In reading the Metropolitan’s words, I’m reminded of the classic work by H. Richard Niebuhr, Christ and Culture. In this book, Niebuhr lays out five basic modes through which Christians construct the encounter between Christ—his shorthand for the faithful proclamation of the Gospel—and culture—the human environment, the backdrop in which we live and move. One mode is represented by nothing less than antagonism: Christ against Culture. This view demands that there be no accommodation with the culture; that the word of the Gospel is antithetical to human society and that it must be rejected and purified from the ground up. Significantly, Niebuhr illustrates this stance with the example of Leo Tolstoy, the only Eastern Orthodox Christian profiled in the book.
A second mode is complete capitulation: Christ of Culture. This view sees no discontinuity at all between the culture and the Gospel and sees Christ as an example of what is best in the culture and a model into which we all hope to grow. Again significantly, Niebuhr identifies this view with the Liberal Protestantism of Ritschl, Rauschenbusch, and others who, in Niebuhr’s day appealed to “The Fatherhood of God and the Brotherhood of Man.”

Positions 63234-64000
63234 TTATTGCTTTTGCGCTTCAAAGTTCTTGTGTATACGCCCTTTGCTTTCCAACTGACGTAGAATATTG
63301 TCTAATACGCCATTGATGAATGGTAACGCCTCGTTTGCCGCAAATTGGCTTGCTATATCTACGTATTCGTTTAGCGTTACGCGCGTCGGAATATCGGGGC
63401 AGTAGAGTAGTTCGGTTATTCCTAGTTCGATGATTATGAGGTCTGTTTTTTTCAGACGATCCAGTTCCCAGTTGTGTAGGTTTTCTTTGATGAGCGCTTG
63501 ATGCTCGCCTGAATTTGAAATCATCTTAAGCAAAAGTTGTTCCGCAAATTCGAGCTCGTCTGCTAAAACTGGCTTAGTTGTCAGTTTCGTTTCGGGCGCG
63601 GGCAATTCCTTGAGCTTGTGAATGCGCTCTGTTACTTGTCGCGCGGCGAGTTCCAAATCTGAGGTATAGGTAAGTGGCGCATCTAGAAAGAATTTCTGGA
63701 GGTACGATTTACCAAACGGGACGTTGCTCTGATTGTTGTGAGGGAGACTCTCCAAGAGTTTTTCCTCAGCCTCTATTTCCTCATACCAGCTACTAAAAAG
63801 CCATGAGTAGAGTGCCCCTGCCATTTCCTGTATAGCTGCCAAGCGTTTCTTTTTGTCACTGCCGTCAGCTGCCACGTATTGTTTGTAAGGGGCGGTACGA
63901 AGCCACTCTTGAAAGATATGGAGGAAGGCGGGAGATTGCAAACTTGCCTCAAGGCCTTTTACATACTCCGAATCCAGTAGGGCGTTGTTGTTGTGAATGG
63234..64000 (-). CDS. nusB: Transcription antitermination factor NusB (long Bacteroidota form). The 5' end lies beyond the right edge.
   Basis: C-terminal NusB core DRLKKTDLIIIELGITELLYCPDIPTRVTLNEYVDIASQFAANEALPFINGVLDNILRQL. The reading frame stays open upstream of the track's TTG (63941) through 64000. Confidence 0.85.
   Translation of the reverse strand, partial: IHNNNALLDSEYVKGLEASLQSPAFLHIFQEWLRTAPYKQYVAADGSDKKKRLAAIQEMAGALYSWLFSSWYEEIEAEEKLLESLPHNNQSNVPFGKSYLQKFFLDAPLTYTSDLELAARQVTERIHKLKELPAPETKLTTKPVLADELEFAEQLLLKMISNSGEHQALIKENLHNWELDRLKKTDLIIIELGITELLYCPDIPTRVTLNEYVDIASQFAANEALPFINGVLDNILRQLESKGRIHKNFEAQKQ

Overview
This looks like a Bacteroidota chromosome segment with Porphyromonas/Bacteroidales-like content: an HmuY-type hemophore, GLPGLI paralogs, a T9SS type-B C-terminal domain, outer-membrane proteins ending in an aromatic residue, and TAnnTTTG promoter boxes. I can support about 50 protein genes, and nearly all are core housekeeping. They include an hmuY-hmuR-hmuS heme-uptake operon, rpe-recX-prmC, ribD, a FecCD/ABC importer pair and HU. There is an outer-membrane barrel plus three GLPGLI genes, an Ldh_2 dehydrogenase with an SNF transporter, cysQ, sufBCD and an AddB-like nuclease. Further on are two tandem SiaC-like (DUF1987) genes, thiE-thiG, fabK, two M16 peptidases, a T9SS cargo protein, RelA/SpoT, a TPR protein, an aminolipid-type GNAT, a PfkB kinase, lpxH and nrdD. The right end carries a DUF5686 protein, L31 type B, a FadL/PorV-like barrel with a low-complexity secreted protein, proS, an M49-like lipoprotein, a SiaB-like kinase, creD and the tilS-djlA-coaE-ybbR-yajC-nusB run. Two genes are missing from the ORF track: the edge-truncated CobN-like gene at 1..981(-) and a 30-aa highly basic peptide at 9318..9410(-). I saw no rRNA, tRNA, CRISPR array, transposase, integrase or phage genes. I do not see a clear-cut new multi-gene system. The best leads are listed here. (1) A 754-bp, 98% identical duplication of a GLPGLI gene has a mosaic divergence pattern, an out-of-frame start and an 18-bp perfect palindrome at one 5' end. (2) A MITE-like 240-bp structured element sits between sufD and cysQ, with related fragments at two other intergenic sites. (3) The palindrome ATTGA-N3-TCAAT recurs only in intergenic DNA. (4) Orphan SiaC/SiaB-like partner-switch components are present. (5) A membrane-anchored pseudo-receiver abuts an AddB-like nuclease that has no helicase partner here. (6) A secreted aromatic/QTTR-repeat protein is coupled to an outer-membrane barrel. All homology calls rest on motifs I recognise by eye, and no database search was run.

The other three modes that Niebuhr lays out are more complex: Christ above Culture, Christ and Culture in Paradox, and Christ Transformer of Culture. The ordering of the book as well as its content leaves no doubt that Niebuhr’s favored solution is the last: Christ, the One who offers a transformational redemption to both humanity and the cultures they inhabit. Unsurprisingly, the Reformed theologian associates this approach with both Augustine and John Calvin—though he also includes our own F. D. Maurice firmly in this camp.